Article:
But a question to you when is something like the pandemic the President's words versus actions? When is that going to be seen as a national security matter given that that's so much of your life's work?

ROHDE: It might be now with this new recordings but it's this is a pattern we've seen before in American history. It's intelligence officials, telling the president what the President wants to hear. And if you look back our biggest intelligence debacle that cost American lives, the Bay of Pigs, the Vietnam War, that 2003 invasion of Iraq, all involved, you know, intelligence assessments that told the president what they wanted to hear. I completely agree this is dangerous for the American public. But this is just can't get more serious it can cost lives. And this pattern is very, very dangerous for the country.

WILLIAMS: Berit Berger, it's great to see you again after so many hours of legal coverage. You and I engaged in. David Rohde, it is great to have you on our broadcast. Thank you both for staying up with us on this news late in Wednesday night.

Another break for us. And coming up, another of our periodic reminders that elections have consequences.



TRUMP: By the end of my first term, we will have confirmed a record number of federal judges over 300.


WILLIAMS: Last thing before we go here tonight, being that we are weeks away from the presidential election. And in light of all the news we have covered and discussed here, just tonight. We bring on another installment in our occasional series of reminders that elections have consequences.

There's a reason the president appeared on this very damaging day to read aloud a list of potential Supreme Court nominees. That was to remind the Republican base that elections have consequences and what they really want conservative judges can only happen as he tells it under Donald Trump.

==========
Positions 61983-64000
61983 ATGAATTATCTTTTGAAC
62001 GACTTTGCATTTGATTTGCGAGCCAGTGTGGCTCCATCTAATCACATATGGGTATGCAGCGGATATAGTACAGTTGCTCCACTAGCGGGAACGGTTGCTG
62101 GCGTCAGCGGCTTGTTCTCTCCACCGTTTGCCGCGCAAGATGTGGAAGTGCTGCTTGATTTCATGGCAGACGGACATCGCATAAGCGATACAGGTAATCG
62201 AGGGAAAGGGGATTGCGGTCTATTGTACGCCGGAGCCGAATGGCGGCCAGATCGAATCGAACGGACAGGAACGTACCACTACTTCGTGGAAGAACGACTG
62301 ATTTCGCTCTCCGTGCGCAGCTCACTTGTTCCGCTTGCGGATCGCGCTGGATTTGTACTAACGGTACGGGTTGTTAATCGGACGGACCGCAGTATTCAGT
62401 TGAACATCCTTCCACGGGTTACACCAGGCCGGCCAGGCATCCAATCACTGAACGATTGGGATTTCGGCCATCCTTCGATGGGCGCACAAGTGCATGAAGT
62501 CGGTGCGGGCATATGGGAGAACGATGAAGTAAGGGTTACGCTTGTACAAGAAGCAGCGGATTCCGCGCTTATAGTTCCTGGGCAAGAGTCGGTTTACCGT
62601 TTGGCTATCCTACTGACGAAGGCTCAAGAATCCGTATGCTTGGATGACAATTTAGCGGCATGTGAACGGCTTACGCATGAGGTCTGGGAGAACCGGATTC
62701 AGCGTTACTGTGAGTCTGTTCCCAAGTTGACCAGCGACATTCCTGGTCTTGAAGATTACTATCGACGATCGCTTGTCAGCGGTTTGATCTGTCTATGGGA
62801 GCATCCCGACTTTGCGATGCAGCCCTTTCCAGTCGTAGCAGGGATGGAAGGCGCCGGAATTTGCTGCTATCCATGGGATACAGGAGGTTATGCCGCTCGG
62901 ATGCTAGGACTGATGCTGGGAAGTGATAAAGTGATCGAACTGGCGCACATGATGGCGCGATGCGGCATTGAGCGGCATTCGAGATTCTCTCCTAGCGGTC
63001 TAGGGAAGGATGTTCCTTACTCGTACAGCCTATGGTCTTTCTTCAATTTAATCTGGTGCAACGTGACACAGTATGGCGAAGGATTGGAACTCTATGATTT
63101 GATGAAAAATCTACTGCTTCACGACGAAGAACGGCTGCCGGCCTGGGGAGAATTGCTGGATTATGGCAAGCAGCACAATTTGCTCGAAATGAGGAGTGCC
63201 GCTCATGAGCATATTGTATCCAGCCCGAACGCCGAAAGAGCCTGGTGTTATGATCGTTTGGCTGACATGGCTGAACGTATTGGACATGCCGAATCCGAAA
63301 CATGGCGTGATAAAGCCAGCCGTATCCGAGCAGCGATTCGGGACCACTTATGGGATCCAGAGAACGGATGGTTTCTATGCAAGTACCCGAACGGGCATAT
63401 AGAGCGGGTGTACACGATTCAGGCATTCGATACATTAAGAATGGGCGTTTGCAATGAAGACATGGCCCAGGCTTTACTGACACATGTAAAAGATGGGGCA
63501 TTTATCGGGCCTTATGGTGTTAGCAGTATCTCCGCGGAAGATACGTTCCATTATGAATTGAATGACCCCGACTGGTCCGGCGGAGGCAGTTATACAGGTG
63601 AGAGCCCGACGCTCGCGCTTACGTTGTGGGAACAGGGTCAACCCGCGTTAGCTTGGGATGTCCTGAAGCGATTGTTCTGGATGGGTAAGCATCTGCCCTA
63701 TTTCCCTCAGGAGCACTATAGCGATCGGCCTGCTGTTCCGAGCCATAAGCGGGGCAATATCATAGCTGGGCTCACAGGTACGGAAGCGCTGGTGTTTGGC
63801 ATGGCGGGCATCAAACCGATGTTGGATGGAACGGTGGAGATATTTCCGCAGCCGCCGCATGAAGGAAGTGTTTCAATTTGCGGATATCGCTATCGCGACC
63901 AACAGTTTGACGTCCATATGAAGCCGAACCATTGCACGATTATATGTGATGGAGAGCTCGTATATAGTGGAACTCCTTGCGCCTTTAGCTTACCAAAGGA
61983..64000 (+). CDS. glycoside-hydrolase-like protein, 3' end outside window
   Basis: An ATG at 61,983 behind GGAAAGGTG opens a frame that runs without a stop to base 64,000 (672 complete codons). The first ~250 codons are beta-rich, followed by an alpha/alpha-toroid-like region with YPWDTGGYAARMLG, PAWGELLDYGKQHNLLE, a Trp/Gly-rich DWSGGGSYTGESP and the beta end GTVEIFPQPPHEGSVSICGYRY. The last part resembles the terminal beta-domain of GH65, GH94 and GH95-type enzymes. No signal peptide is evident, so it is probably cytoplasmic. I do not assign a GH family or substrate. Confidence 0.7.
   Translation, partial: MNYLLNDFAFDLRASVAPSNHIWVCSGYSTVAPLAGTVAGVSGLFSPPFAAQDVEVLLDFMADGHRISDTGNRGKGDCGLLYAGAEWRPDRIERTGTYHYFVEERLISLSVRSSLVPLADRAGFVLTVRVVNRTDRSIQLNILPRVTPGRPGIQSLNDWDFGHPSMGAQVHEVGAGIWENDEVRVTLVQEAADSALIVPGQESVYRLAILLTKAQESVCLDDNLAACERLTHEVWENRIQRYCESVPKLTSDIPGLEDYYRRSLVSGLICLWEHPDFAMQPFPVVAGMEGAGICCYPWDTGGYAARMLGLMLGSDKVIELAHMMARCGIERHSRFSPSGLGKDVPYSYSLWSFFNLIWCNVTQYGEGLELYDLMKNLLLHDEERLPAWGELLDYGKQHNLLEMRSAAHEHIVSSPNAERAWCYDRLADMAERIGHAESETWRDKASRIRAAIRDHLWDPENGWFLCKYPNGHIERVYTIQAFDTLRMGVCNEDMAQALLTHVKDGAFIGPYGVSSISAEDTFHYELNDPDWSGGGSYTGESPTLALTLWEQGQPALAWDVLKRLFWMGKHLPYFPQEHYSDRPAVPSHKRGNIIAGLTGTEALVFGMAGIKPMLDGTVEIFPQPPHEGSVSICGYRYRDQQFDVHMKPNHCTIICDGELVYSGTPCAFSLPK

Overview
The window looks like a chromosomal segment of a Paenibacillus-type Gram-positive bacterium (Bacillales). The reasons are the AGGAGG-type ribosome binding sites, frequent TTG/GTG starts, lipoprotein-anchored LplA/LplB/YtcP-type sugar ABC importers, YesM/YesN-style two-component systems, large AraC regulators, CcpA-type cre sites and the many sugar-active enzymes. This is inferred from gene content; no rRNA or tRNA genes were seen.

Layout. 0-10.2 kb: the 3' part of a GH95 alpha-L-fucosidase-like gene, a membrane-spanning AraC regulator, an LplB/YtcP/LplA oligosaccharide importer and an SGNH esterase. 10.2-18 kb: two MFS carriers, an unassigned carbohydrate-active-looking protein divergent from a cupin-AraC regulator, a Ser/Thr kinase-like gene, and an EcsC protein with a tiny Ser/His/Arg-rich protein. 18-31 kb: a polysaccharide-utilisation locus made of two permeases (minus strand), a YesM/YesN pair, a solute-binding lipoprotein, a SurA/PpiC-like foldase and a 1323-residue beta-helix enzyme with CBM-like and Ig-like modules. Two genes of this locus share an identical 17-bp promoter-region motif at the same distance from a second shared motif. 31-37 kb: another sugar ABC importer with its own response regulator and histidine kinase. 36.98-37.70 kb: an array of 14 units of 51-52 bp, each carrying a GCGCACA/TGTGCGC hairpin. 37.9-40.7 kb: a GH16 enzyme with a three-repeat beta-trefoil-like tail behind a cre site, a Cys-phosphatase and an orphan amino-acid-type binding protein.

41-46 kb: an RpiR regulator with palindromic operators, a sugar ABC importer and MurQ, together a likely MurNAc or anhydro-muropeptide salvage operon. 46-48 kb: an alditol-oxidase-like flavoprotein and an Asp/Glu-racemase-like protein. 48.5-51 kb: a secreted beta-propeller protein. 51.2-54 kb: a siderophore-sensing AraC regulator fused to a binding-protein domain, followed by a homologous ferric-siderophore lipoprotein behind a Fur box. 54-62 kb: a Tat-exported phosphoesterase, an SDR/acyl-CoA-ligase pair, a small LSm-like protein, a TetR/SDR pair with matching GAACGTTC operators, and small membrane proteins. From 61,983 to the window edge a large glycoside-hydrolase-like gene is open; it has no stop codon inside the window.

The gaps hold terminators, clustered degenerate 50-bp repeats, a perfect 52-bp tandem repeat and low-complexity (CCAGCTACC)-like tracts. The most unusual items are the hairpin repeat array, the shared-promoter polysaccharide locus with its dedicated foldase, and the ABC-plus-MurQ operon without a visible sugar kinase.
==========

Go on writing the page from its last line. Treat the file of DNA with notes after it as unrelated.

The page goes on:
And while the Republican Senate has been all but a rubber stamp for the President's federal judicial nominees, starting with Committee Chairman Lindsey Graham, the President may have outdone even himself with a controversial recent nomination, and that would be Kathryn Mizelle, who is all of 33 years of age.

She's been nominated for an appointment as a United States District Court federal judge. That's an appointment to the federal bench for life. Kat as she is known to her friends just graduated from law school in 2012.

Two of her biggest resume entries in terms of GOP street cred are these. She was a clerk for Clarence Thomas, and she works at Jones Day that would be Done McGahn's DC law firm. She also worked in the Department of Justice.

It's not great for Ms. Mizelle that the ABA, the American Bar Association, rates her as not qualified for federal trial court because she's only eight years out of law school. They've only rated 10 of Trumps nominees as not qualified. Though the last nominee they said that about was gaveled through by McConnell. He's already on the federal bench, all of it because elections have consequences.

That is our broadcast on this Wednesday night. And as always, thank you for spending some of your time with us. On behalf of all of my colleagues up the network's up NBC News, good night.